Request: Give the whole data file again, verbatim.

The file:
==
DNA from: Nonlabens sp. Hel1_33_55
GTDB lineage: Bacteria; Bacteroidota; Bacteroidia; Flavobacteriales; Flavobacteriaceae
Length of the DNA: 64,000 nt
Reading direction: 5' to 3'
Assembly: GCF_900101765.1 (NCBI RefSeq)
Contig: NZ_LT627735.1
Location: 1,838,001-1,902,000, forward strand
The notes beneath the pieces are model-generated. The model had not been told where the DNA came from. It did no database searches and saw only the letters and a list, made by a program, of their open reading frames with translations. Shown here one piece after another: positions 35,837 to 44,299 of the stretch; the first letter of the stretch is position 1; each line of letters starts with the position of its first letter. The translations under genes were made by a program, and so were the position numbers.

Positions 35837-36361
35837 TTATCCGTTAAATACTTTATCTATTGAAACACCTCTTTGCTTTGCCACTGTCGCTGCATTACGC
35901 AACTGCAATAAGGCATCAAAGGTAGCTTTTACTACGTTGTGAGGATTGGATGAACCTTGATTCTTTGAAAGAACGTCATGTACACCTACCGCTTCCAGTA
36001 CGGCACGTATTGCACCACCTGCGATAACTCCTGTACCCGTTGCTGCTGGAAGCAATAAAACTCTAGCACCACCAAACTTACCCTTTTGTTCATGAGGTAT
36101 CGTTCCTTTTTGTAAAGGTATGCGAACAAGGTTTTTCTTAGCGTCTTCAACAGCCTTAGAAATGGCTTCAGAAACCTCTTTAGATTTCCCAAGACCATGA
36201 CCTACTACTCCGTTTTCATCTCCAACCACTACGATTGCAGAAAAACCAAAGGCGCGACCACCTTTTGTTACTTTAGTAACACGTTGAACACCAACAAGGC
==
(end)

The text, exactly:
DNA from: Nonlabens sp. Hel1_33_55
GTDB lineage: Bacteria; Bacteroidota; Bacteroidia; Flavobacteriales; Flavobacteriaceae
Length of the DNA: 64,000 nt
Reading direction: 5' to 3'
Assembly: GCF_900101765.1 (NCBI RefSeq)
Contig: NZ_LT627735.1
Location: 1,838,001-1,902,000, forward strand
The notes beneath the pieces are model-generated. The model had not been told where the DNA came from. It did no database searches and saw only the letters and a list, made by a program, of their open reading frames with translations. Shown here one piece after another: positions 35,837 to 44,299 of the stretch; the first letter of the stretch is position 1; each line of letters starts with the position of its first letter. The translations under genes were made by a program, and so were the position numbers.

Positions 35837-36361
35837 TTATCCGTTAAATACTTTATCTATTGAAACACCTCTTTGCTTTGCCACTGTCGCTGCATTACGC
35901 AACTGCAATAAGGCATCAAAGGTAGCTTTTACTACGTTGTGAGGATTGGATGAACCTTGATTCTTTGAAAGAACGTCATGTACACCTACCGCTTCCAGTA
36001 CGGCACGTATTGCACCACCTGCGATAACTCCTGTACCCGTTGCTGCTGGAAGCAATAAAACTCTAGCACCACCAAACTTACCCTTTTGTTCATGAGGTAT
36101 CGTTCCTTTTTGTAAAGGTATGCGAACAAGGTTTTTCTTAGCGTCTTCAACAGCCTTAGAAATGGCTTCAGAAACCTCTTTAGATTTCCCAAGACCATGA
36201 CCTACTACTCCGTTTTCATCTCCAACCACTACGATTGCAGAAAAACCAAAGGCGCGACCACCTTTTGTTACTTTAGTAACACGTTGAACACCAACAAGGC